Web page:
There is an old French Culinary Adage:
Anyone can learn to cook but sauce-makers are born.
I don't know where I first heard or read this, but I believe it to be true. Maybe it was something Julia Child once said. I love reading old cookbooks -ah! that's 19th century old, not your Mother's Betty Crocker. (I read that too, but for a different reason.)
"No one has any claim to be called a cook who cannot make soup without artificial clearing," said the Marchesa. "Like the poet, the consommé is born, not made. It must be clear from the beginning, an achievement which needs care and trouble like every other artistic effort, but one nevertheless well within the reach of any student who means to succeed." — The Cook's Decameron: A Study in Taste, Containing Over Two Hundred Recipes ... By W. G. Waters
And Reading in:
THE FRENCH COOK;
A SYSTEM OF FASHIONABLE, PRACTICAL, AND ECONOMICAL
COOKERY, ADAPTED TO THE USE OF ENGLISH FAMILIES. BY LOUIS EUSTACHE UDE,
CI-DEVANT COOK TO LOUIS XVI, CHARLES X., AND THE EARL OF SEFTON; PROJECTOR OF THE ORIGINAL COFFEE-ROOM HELD IN THE UNITED SERVICE CLUB-HOUSE IN ALBEMARLE STREET; STEWARD TO HIS LATE ROYAL HIGHNESS THE DUKE of YORK; AND FOR TWELVE SUCCESSIVE YEARS STEWARD AND MANAGER OF THE ST. JAMES CLUB.
FOURTEENTH EDITION, CORRECTED AND REVISED THROUGHOUT BY THE AUTHOR;
IN WHICH ARE INTRODUCED A PRACTICAL METHOD OF ECONOMY, AND A SYSTEM FOR CLEANLINESS — OBSERVATIONS ON THE ADVANTAGE OF GOOD COOKERY
THE MEALS OF THE DAY NEW METHOD OF GIVING GOOD AND EXTREMELY CHEAP FASHIONABLE SUPPERs AND RUUTS AND SOIREES, AS PRACTISED BY THE AUTHOR WHEN WITH THE EARL OF SEFTON. MUCH GOOD ADVICE — ANECDOTES — RULES FOR CARVING — CHOICE OF MEAT AND AN ADDITIONAL LIST OF SEVERAL NEW DISHES, LATELY INTRODUCED INTO THIS COUNTRY BY THE AUTHOR.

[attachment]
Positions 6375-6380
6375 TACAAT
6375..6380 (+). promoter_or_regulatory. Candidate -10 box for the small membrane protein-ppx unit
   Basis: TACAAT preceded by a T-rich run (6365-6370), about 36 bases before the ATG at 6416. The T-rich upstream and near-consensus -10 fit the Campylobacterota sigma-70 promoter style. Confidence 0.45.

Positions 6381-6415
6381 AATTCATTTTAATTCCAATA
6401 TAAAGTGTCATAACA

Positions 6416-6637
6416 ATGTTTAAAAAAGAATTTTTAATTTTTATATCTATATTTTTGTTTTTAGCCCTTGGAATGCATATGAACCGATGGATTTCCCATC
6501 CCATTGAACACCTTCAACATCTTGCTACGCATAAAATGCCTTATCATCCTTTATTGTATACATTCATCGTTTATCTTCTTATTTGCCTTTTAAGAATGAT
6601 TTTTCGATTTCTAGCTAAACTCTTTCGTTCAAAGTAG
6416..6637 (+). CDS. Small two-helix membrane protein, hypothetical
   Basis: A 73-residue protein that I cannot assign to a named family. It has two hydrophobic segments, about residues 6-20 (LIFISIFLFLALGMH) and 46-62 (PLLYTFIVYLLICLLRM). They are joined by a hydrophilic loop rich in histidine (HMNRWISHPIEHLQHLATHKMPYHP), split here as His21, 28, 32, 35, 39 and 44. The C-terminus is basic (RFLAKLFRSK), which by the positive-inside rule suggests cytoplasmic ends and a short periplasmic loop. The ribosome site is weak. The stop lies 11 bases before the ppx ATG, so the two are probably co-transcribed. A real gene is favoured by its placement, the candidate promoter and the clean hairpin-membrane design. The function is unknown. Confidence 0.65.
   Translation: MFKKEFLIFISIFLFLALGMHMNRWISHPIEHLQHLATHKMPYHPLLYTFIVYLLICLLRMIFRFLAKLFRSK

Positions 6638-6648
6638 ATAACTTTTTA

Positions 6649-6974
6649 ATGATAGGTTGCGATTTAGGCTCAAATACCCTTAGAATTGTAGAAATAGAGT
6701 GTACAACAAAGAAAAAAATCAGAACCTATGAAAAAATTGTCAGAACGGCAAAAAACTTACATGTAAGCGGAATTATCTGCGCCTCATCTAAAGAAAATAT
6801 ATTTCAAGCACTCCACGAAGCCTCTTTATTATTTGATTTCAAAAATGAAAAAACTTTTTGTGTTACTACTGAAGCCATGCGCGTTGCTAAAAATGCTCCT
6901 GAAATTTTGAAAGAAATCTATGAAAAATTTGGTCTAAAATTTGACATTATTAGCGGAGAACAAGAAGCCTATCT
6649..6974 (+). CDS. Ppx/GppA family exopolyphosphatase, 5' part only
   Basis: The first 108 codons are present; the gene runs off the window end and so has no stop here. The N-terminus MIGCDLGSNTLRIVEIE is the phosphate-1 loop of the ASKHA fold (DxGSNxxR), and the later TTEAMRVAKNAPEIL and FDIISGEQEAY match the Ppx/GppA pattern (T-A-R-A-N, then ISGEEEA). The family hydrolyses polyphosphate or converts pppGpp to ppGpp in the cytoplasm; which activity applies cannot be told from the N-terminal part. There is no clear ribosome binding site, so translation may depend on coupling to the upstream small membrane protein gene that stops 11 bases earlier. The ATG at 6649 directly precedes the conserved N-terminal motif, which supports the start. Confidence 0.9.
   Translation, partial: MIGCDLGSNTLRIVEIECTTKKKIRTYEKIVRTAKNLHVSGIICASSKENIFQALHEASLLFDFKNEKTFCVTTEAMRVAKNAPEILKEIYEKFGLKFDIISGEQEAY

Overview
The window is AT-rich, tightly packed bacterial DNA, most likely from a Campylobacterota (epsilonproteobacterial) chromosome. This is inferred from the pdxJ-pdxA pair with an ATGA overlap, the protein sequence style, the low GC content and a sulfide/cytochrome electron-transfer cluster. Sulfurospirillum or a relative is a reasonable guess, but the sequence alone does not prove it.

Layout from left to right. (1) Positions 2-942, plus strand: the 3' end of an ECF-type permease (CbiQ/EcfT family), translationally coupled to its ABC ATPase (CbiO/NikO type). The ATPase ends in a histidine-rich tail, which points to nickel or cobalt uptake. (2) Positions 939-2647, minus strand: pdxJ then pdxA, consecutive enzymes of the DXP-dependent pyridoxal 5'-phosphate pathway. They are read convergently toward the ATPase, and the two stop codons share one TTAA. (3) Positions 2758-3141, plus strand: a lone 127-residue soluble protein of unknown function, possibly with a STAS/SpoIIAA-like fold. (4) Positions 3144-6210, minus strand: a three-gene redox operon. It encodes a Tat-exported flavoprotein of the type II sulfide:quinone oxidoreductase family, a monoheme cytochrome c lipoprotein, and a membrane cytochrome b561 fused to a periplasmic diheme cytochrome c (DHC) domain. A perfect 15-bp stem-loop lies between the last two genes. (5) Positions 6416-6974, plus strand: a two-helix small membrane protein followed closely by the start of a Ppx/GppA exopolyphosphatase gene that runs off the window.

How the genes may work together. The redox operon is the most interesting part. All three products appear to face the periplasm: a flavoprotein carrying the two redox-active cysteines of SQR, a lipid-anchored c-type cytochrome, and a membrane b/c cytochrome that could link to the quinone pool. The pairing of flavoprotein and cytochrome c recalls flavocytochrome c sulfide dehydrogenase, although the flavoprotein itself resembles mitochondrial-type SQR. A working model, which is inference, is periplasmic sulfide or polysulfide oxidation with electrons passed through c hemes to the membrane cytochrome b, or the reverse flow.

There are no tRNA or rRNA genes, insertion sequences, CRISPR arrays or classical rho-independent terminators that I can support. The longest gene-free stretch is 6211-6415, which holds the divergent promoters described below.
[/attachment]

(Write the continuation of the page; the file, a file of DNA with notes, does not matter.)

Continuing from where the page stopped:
LONDON : EBERS AND CO., 27, OLD BOND STREET., 1841.
So, reading on page 9, what to my wonderment, I saw:
19. Sauce Tournée.*
Take some white thickening✝ (No. 14) dilute it with some consommé or broth of fowl neither too thin nor too thick I must repeat what I have already said that a sauce when too thick will never admit of the fat being removed Let it boil on the corner of the stove. Throw in a few mushrooms with a bunch of parsley and green onions. Skim it well and when there is no grease left, strain it through a tammy to use when wanted.
* This sauce is always Sauce Tournée is the sauce that the modern cooks call velouté but velouté properly so called will be found hereafter.
✝ You must adopt the name Roux Blanc because thickening is made with the yolks of eggs.
21. The Velouté.
Take much about the same quantity of stock broth No. 2 and of the sauce No. 19 and boil them down a large fire. When this sauce is very thick have thick cream boiling and reduced which pour into sauce and give it a couple of boilings season with a salt and strain through a tammy. If the ham should too salt put in a little sugar. Observe that this is not to be so thick as the béchamel.
22. Velouté, or Béchamel, a new method.